‘We Don’t Talk About Basketball’: LeBron James Opens Up About What Really Goes On In The ‘Banana Boat Crew’



Four years later and the “Banana Boat Crew” continues to live on. You remember the photo.

Gabrielle Union, noted actress and wife of Dwyane Wade, Wade, Chris Paul, and LeBron James all aboard an inflatable banana boat somewhere off the coast of the Bahamas having the time of their lives. 

Carmelo Anthony, the other member of the crew, was not on board but was vacationing with them in the Bahamas. 

Bron, Melo and Wade were drafted into the NBA in 2003 and Paul joined them in 2005. What formed over the years is a bond much deeper than basketball. 

Related: LeBron James’ I Promise School To Expand To I Promise Village

“We don’t talk about basketball. That’s the thing,” LeBron told The Athletic. “Our relationship, me and Melo, D-Wade and CP, we don’t talk about basketball. We talk about life and how we can change the world and change the people around us. Basketball’s going to take care of itself. It’s a huge part of our story, obviously, but it’s not us. If we allow basketball to define who we are, then we’re nothing.”

You can have your gripes with any or all of these players in regards to their on court play. 

Though even that requires a particular brand of hate. These are four future Hall of Famers and one, LeBron, might end up being the greatest of all time.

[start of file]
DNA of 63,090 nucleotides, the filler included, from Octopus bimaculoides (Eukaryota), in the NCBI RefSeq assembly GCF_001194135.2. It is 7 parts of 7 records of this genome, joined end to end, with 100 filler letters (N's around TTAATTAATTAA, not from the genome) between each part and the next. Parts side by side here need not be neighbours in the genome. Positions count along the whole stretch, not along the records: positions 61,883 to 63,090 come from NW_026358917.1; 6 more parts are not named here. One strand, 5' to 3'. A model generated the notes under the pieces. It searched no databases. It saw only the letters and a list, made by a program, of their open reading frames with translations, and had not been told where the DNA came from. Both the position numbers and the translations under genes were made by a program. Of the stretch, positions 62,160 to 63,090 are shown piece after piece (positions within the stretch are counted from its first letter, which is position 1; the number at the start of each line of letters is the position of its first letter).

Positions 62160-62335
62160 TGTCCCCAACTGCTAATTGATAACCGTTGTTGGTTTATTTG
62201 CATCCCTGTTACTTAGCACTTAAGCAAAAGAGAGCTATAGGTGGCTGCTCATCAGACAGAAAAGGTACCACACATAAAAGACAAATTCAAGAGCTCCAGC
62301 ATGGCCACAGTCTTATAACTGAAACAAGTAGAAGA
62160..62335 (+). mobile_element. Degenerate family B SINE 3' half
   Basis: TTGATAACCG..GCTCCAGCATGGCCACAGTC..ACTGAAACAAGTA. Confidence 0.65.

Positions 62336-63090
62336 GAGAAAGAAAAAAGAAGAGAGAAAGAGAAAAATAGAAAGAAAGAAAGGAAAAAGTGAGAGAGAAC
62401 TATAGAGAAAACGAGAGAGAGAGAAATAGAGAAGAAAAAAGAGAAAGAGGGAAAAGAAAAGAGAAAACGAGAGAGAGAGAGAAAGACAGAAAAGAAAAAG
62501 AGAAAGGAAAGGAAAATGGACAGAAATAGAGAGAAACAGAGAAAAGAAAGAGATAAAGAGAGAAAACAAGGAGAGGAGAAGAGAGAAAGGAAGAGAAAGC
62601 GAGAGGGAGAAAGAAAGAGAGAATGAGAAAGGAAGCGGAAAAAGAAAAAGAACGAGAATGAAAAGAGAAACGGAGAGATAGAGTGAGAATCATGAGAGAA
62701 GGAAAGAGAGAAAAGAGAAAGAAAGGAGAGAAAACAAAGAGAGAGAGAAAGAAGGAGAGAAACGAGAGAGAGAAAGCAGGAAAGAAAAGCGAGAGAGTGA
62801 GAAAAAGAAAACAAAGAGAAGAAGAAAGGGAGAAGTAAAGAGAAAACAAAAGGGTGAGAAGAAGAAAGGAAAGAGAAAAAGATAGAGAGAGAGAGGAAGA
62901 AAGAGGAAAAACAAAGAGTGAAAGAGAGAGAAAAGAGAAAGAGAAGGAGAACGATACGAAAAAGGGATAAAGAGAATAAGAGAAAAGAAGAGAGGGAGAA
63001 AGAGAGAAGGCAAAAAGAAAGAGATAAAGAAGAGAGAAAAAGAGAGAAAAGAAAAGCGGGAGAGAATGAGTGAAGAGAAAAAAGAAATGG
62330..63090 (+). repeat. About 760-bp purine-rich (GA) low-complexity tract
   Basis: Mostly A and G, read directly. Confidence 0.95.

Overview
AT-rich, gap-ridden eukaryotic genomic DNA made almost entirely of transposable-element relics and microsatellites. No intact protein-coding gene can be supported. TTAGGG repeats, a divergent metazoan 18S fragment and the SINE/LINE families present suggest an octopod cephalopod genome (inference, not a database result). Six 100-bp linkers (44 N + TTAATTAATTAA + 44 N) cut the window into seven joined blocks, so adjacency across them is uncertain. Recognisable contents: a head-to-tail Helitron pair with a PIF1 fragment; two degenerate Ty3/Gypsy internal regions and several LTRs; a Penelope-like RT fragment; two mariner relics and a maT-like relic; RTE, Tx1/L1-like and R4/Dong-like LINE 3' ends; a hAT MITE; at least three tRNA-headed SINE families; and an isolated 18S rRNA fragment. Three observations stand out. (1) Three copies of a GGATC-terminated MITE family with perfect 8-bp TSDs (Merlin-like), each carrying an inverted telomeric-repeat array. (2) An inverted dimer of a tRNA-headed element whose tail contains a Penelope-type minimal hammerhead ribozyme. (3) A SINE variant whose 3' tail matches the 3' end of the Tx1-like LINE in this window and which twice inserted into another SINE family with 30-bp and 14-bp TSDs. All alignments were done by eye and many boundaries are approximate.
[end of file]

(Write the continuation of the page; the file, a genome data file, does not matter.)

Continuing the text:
What you cannot argue with are their efforts off the court to uplift their communities and to impact others for the better. 

Related: Watch: LeBron James, Carmelo Anthony, Dwyane Wade and Chris Paul Call for Action From Athletes

They are the embodiment of #MoreThanAnAthlete.

Who could forget their powerful 2016 ESPY’s speech? Where they used their platform to address the ills in America. 

“It’s not about being a role model, it’s not about our responsibility to the tradition of activism,” James said. “I know tonight we’re honoring Muhammad Ali, the GOAT, but to do his legacy any justice, let’s use this moment as call to action for all professional athletes to educate ourselves, explore these issues, speak up, use our influence and renounce all violence…”

The NBA is a fraternity and why wouldn’t it be?

Very few of the hundreds of thousands that play basketball at the youth level will ever don and NBA jersey. It is a rarefied air, so it’s only natural that bonds form within this elite group. 

That’s what it was for these four men who grew up in the NBA. 

While they are all in the twilight of their playing careers, there will still be opportunities to witness their exploits on the court. But off the court their impact might be greater. 

Basketball is the common link, but humanity and recognizing the humanity in others is the tie that binds.





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